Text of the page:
Question: Who prefers coffee…and who prefers tea? Which is healthier for you?
Answer: Both together are better for your cardiovascular health than either alone.
We see a continuous stream of nutritional information about what colored food is best for us (hint: brightly colored) or that flavonoids are healthy or that high fiber is key to any diet or how many calories should be consumed daily. Yes, the list is seemingly endless. And there can be a lot of accumulated data that are used to support a given position on any of these sources of nutrition, but we don’t always see really large population studies over very long spans of time. Well, in Britain where the government picks up the tab for people’s health care, they invest in broad-based studies to improve health, and what better place to start that with what people eat or drink.
Tapping into an existing panel of nearly 366,000 study participants who are part of a panel of the UK Biobank, scientists were able to follow these individuals’ tea and coffee consumption as well as their health statuses for a median of 11.4 years. What they found may be rather surprising, and the statistical significance of the results was even more startling.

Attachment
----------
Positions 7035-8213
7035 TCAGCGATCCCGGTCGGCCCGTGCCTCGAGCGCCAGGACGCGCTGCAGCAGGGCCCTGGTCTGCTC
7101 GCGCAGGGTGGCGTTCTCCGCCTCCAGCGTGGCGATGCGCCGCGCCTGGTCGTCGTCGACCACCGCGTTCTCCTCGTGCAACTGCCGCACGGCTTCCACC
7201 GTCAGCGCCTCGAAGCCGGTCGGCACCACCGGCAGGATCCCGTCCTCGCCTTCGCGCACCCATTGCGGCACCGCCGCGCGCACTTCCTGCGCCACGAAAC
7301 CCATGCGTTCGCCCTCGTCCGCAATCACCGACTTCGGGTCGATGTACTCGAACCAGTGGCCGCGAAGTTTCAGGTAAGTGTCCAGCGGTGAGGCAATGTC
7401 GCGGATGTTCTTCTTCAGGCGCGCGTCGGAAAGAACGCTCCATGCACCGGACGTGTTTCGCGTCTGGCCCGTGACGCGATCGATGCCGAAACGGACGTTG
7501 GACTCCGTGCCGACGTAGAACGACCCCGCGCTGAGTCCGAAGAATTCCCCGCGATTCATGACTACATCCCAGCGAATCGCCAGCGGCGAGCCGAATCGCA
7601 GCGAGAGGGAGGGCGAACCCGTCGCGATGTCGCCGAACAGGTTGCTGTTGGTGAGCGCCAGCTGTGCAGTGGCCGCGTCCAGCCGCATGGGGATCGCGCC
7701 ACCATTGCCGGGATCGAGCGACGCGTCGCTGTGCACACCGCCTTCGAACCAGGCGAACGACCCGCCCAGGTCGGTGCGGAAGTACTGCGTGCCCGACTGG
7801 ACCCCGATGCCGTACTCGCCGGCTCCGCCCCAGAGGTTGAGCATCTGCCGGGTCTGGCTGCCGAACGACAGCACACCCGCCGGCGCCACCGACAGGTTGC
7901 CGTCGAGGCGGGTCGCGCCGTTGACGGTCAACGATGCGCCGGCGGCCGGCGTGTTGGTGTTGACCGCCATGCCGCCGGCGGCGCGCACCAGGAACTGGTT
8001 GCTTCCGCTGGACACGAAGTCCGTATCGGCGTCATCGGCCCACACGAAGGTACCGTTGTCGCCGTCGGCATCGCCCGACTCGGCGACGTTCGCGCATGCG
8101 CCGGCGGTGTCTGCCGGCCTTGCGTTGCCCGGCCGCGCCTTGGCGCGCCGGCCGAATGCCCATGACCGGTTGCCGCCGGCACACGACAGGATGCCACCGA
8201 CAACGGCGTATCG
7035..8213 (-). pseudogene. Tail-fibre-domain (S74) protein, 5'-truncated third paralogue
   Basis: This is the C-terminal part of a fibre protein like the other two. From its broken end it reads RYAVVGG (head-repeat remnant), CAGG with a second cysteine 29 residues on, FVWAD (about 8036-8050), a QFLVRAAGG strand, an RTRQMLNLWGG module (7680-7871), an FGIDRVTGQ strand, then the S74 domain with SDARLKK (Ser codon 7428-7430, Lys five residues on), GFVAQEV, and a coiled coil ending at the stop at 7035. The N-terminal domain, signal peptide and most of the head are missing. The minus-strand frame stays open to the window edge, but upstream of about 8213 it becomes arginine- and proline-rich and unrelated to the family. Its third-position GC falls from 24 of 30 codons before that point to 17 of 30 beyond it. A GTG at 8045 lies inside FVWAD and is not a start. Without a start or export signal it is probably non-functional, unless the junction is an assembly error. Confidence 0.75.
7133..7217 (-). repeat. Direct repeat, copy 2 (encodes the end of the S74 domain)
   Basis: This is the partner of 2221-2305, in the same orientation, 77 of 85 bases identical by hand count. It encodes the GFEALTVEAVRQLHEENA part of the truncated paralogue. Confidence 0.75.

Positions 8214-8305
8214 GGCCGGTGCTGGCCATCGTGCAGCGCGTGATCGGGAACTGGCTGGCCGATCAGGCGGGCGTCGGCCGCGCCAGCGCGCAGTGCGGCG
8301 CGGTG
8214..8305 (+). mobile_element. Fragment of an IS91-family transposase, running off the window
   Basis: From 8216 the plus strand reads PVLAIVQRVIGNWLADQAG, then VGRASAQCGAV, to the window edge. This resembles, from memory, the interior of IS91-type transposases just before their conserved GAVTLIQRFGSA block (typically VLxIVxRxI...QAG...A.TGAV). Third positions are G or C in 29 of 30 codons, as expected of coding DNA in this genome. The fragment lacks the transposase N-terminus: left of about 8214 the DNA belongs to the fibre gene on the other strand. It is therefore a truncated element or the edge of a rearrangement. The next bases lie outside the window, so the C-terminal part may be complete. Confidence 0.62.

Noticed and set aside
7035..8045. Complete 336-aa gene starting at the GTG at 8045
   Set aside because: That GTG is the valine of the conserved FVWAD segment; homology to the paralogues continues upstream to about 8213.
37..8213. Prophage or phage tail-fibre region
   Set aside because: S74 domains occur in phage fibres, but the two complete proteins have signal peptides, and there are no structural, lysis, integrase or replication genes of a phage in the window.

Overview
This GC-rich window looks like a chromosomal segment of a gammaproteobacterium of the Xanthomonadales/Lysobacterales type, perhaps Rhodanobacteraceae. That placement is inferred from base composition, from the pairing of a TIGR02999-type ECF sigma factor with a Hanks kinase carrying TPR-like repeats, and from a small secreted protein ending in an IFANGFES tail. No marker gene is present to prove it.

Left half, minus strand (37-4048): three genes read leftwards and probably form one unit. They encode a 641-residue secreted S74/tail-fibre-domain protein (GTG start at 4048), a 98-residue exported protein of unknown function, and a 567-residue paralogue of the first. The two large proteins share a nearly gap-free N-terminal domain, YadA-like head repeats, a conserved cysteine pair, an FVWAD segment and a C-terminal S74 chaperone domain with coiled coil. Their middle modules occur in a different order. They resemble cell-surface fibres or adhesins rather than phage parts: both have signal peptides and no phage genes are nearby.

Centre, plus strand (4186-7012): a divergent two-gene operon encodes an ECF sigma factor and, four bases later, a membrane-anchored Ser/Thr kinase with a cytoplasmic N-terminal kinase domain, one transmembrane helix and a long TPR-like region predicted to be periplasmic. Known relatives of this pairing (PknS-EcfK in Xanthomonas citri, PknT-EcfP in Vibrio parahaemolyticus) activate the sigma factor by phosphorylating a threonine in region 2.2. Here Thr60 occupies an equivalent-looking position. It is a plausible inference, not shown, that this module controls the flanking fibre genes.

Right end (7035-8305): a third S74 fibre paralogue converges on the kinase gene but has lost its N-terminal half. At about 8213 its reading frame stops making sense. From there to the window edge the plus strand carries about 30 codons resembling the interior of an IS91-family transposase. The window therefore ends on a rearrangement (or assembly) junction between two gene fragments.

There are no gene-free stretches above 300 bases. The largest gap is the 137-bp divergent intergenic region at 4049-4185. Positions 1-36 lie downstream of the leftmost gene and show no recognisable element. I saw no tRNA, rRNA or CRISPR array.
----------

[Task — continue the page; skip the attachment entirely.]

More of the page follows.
The researchers found that of these nearly 400,000 people, 2.8% experienced a stroke and 1.4% developed dementia (the vascular, not the Alzheimer’s dementia) over those 11.4 years. These health outcomes were tied to tea or coffee consumption. Those who consumed two to three cups of tea or coffee showed a 30% reduction in strokes and 28% reduction in dementia. Those who drank less than two cups of either beverage had much smaller reductions in either health outcome. The greatest benefit came to those who drank two to three cups of both tea and coffee daily, and the difference from the non-drinkers was slightly better, 32% and 28%, respectively. The odds that these 32% and 28% reductions could have occurred by chance alone were between one and two in a thousand! The researchers continued to follow patients who had strokes and found that the coffee and tea consumption protected them even more from vascular dementia. Again, there was no discernable benefit for Alzheimer’s disease or for that matter hemorrhagic stroke.
As a final note, if you were to peruse the 600+ posts to my blog over the years you will find a theme. Paying attention to our diets and exercise are the two best things we can do to live both well and longer. The next time a friend suggests you meet for a cup of coffee or tea, you now have one more reason to say yes…and maybe ask for a refill.
Charlotte Bishop is a Caregiver Coach, an Aging Life Care Advisor, a Geriatric Care Manager and founder of Creative Care Management, certified professionals who are geriatric advocates, resources, counselors and friends to older adults and their families in metropolitan Chicago. She also is the co-author of How Do I Know You? A Caregiver’s Lifesaver for Dealing with Dementia.